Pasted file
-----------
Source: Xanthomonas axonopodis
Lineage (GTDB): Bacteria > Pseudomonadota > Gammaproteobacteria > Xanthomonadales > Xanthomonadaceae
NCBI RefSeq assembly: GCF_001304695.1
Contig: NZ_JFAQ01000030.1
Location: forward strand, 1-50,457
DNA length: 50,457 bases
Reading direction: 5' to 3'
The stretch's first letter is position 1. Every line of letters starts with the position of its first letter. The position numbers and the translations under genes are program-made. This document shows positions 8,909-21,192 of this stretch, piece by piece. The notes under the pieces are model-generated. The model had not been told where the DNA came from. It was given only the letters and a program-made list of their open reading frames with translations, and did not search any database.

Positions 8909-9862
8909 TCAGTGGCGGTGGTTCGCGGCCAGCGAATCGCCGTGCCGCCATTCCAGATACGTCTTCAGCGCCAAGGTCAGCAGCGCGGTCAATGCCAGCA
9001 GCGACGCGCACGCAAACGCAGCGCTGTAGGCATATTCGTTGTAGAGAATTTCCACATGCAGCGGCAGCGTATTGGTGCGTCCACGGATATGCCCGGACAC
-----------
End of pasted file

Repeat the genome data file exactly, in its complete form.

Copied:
Source: Xanthomonas axonopodis
Lineage (GTDB): Bacteria > Pseudomonadota > Gammaproteobacteria > Xanthomonadales > Xanthomonadaceae
NCBI RefSeq assembly: GCF_001304695.1
Contig: NZ_JFAQ01000030.1
Location: forward strand, 1-50,457
DNA length: 50,457 bases
Reading direction: 5' to 3'
The stretch's first letter is position 1. Every line of letters starts with the position of its first letter. The position numbers and the translations under genes are program-made. This document shows positions 8,909-21,192 of this stretch, piece by piece. The notes under the pieces are model-generated. The model had not been told where the DNA came from. It was given only the letters and a program-made list of their open reading frames with translations, and did not search any database.

Positions 8909-9862
8909 TCAGTGGCGGTGGTTCGCGGCCAGCGAATCGCCGTGCCGCCATTCCAGATACGTCTTCAGCGCCAAGGTCAGCAGCGCGGTCAATGCCAGCA
9001 GCGACGCGCACGCAAACGCAGCGCTGTAGGCATATTCGTTGTAGAGAATTTCCACATGCAGCGGCAGCGTATTGGTGCGTCCACGGATATGCCCGGACAC